May 19, 2024

Innovation & Tech Today


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UVCA at CES 2024. Courtesy of UVCA

Ukraine’s Tech Resurgence at CES 2024

Since the Consumer Electronics Show (CES) debuted in New York City in June 1967, it has continually stood out as the leading global tech event where participants can see groundbreaking technologies and innovators from every corner of the world. Ultimately, it’s the perfect place for brands to conduct business and create new partnerships. 

Dmytro Kuzmenko, the Chief Executive Officer of the Ukrainian Venture Capital & Private Equity Association. Photo Credit: UVCA

Organized by the Consumer Technology Association (CTA), CES 2024 took place this past week in Las Vegas and has been a huge success with 4000 exhibiting companies present. 

This year, the event was a great opportunity for visionaries who see technology as a necessity —Ukraine being a prime example. Following Russia’s invasion of Ukraine in February 2022, the phrase “innovate or die” is literal.

To gain insights into the significance of CES for Ukrainian innovators, Innovation & Tech Today spoke with Dmytro Kuzmenko, the Chief Executive Officer of the Ukrainian Venture Capital & Private Equity Association, who attended the event.

Before UVCA, Kuzmenko had over 10 years of experience in the investment and finance sphere, including retail lending, investment banking (mortgage assets), venture investments, and startup management and acceleration. Kuzmenko has been involved in Ukrainian VC\PE ecosystems, thus gaining deep knowledge of the domestic tech market.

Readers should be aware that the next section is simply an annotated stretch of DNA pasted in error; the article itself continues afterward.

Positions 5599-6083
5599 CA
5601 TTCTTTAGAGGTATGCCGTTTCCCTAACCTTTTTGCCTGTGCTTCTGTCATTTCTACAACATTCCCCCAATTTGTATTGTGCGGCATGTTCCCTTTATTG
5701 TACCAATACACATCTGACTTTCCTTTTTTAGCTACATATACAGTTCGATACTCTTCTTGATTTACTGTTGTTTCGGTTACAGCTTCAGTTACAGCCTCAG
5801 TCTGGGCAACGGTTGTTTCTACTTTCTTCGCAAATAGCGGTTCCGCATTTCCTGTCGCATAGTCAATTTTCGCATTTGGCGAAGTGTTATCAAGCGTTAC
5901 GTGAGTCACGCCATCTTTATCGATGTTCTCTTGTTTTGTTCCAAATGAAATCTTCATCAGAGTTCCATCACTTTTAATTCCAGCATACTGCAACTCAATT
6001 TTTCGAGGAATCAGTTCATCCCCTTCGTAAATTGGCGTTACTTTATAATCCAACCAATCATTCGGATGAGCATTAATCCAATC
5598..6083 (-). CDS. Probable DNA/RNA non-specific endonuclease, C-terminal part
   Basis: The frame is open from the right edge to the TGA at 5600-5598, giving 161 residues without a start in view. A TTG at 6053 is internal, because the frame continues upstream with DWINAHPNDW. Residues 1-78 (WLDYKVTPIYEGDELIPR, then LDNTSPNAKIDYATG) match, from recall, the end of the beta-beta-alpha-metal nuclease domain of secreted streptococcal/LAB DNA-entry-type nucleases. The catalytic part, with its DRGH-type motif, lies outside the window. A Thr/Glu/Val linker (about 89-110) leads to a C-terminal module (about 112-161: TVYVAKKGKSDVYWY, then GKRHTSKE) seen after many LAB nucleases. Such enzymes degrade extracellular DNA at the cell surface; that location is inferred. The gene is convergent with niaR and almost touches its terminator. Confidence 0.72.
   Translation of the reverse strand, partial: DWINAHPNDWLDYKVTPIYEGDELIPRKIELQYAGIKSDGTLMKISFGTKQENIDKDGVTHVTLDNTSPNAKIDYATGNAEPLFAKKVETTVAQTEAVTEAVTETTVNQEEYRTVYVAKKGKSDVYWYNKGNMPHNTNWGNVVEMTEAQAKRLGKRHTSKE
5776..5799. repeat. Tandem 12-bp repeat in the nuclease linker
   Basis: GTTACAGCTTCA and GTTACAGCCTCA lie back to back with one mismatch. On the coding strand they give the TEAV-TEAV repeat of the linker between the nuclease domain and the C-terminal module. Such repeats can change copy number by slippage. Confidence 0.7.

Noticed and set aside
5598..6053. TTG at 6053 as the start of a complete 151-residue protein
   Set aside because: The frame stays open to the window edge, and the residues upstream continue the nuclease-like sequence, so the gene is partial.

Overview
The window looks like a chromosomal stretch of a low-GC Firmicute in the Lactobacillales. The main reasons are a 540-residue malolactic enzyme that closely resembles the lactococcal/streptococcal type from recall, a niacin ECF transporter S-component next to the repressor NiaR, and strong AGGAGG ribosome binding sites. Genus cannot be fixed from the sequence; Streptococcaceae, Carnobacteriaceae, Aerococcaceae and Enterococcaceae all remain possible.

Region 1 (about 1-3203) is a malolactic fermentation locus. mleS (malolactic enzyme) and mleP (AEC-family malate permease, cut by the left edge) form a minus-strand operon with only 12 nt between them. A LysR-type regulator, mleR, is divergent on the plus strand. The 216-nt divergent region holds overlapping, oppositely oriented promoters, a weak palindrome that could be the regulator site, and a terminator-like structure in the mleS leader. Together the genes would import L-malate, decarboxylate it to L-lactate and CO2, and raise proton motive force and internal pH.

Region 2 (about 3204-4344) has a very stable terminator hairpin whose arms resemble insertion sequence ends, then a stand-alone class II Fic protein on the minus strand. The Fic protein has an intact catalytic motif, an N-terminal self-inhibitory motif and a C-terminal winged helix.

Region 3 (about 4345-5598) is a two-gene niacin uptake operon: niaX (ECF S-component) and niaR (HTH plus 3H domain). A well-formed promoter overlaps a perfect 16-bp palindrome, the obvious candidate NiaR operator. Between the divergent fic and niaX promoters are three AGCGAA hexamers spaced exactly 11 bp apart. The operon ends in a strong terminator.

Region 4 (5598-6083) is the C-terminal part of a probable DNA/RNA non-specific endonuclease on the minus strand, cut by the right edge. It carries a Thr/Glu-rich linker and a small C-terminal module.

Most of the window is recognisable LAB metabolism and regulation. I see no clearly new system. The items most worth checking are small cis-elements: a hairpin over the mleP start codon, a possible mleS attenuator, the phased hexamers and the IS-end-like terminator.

I&T Today: What challenges and opportunities do Ukrainian tech startups face globally and how can events like CES help address them?

Dmytro Kuzmenko: One of the key challenges for Ukrainian startups is product-market fit. Thanks to CES, a company can get the first testimonials to use for advertising purposes. 

In terms of opportunities- real feedback from visitors is more important than any laboratory research from another continent.

Participating in the show also adds credibility to a startup because CES isn’t attended by random people with questionable inventions. A startup team that is present on the floor will find it easier to make face-to-face contact with potential partners, especially in the B2B segment. Have you been doing business with someone thousands of miles away for a long time? It’s a good time to meet in person at a nearby pavilion or restaurant.

In investments and business in general, the issue of trust is always at the top of the list. For the war-torn Ukraine, the situation is even more urgent. That is why it is essential to be visible.

I&T Today: How does the tech community in Ukraine view CES, and what impact does participating in such global events have on the growth and visibility of Ukrainian startups?

Kuzmenko: For Ukrainian startups, CES serves as a gateway to the global consumer technology market, especially the most desirable one — the U.S. market. It allows a young company to get noticed by the press, to find its first customers, and to be established here. For startups, the USA is like a real El Dorado, with unlimited opportunities for scaling up. Everyone wants to get a famous slice of the American pie. Working in the United States means winning the game called startup.

UVCA at CES 2024. Courtesy of UVCA

I&T Today: How has the ongoing conflict in Ukraine influenced the tech industry’s priorities and focus areas in your country?

Kuzmenko: The war has forced startups to rethink their plans, mobilize resources, and focus on higher-priority industries, like defense and military applications. These industries are now experiencing a real boom in innovation, many of which are financially supported by the government (for example, the Brave1 initiative). Specifically, most projects are developing UAVs, electronic warfare, AI & ML, and de-mining. What I think is missing are energy solutions and their decentralization.